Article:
Car Windows - half the convenience...

When it's a beautiful day outside and I climb into a hot-as-hell car that's been sweltering in a parking lot for several hours, I want BOTH windows down, and fast. And when I want to connect with the outside world while cruising rather than isolate myself in a soundproof shell, I want both windows down, too. (Or maybe my car is the only one that makes a "thub thub thub" sound as passing air resonates when only one window is open?) My gripe du jour is that car designers overwhelmingly seem to assume that the driver only wants the convenience of one-touch-down (and up) on the driver's own window. Why? Well, let's check the logic...

  • Cost? Nah, it's not a cost issue, or at least not a significant one - the price difference between the basic and the one-touch switch (along with related hardware) is on the order of a dollar. That's a drop in the bucket of a twenty thousand dollar hunka steel. Of course, every dollar does count a little bit, and it's possible that the margins are right on the edge... Possible, but not likely.
  • Safety? This could indeed be an issue for a one-touch-up feature which is controlled by the driver, but which controls a different window. Designers can assume the driver is in control of his or her own limbs, but to keep track of everyone else's is a whole different story. Still, one-touch-up windows are equipped with safety stops which will reverse the window if there's too much resistance. And when you really get down to it, this could be one of those user-set features I'm always advocating, which could be turned on or off to suit each user's safety preferences.
  • Confusion? Actually, it seems to me that avoiding user confusion is a reason to put this feature on all window buttons. It's a function that's by now well understood by all users, and pretty much a given that it'll be included on the driver's window. The confusion is when I hit both buttons simultaneously, and the sneaky little buggers behave differently! It's like playing some kind of wind instrument: lift one finger from the auto-down, keep the other one pressed until it's open. The Window-Downing Concerto, first opus.
  • Just didn't think of it? As with many of the bad designs covered on this blog, I suspect this is the case. Since the development of the one-touch switch, I'm guessing nobody every reeeally thought about usage patterns - who does what, when, where, why, and how. The art and science of needfinding are woefully underapplied to consumer products, especially in mature industries where everyone's just gotten used to dealing with the status quo.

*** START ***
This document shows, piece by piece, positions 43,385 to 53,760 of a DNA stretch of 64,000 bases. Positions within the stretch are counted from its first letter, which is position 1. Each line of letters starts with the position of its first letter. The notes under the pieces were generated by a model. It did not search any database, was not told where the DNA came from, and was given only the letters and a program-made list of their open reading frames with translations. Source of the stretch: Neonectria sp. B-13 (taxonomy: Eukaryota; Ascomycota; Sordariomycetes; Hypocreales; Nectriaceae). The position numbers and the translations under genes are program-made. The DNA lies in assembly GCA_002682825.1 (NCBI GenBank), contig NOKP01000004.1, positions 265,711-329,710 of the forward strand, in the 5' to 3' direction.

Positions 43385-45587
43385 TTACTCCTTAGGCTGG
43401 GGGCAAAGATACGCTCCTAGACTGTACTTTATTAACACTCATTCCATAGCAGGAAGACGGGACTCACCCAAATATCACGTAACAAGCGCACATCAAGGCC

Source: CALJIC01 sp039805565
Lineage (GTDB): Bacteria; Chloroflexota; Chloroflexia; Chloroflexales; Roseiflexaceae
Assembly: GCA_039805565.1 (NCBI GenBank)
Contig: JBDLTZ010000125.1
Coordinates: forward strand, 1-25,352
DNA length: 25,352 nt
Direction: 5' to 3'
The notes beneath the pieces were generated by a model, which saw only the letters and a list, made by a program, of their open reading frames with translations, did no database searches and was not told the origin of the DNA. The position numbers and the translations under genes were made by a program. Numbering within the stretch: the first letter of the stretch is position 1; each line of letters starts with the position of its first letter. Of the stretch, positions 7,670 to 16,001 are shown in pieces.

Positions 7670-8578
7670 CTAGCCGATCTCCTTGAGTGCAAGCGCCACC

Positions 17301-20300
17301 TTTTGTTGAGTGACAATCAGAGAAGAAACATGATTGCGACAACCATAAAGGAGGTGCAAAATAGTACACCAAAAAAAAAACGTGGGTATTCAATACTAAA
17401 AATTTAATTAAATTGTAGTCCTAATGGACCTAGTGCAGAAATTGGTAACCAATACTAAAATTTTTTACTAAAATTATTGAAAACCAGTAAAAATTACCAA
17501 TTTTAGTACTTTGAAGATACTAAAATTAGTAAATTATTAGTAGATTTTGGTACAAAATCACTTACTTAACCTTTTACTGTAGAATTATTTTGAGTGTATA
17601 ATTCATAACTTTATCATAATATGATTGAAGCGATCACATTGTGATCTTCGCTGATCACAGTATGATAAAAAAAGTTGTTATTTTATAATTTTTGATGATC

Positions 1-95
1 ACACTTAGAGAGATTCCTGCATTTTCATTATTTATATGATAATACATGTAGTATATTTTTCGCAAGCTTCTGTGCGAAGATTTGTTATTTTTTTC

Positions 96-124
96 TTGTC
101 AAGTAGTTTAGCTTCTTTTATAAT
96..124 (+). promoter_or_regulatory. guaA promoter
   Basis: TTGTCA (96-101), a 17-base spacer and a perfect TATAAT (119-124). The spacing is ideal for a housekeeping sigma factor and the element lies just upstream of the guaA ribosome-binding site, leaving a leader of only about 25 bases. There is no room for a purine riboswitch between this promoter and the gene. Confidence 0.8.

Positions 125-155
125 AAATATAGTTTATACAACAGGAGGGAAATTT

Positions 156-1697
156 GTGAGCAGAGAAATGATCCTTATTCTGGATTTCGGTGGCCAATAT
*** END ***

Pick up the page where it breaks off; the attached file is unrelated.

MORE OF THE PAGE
To close on a more upbeat note, just imagine the gotta-have-it features that could be added for a few extra bucks to every car out there with a power package: The all-open button for immediate aeration of a hot or stuffy car! The all-close button to lock'er up! A button to "leave the windows cracked" on a hot day! And to hit the jackpot, put all of these functions on the keyless entry. C'mon, car makers. Pay attention to what people do with your products, and help us out a little.

4 comments:

BQuadrazor said...

I used to think it was a cost thing... b/c a lot of upscale brands offer it on all four windows. e.g - BMW, just to mention one

Dave Gustafson said...

Razor, good point - there's definitely an added cost for this feature. My thought, I guess, is that the added usability benefit is well worth the extra few bucks - and for the small added cost to the manufacturing of the car, the resulting perception of the car as high-quality/luxury/upscale could really help a car's reputation!

Anonymous said...

The cost here is that those safety stop sensors cost more money than the manufacturer wants to pay. They feel the driver's auto function is all that is necessary to satisfy the driver's needs and the mfg's bottom line.

Dave Gustafson said...

It's often safe to say that many features (or potential features) represent costs that are "more than the manufacturer wants to pay" - the problem from a user-centric product design perspective is that it's a trade-off, and the user is woefully underrepresented when that balance is being considered!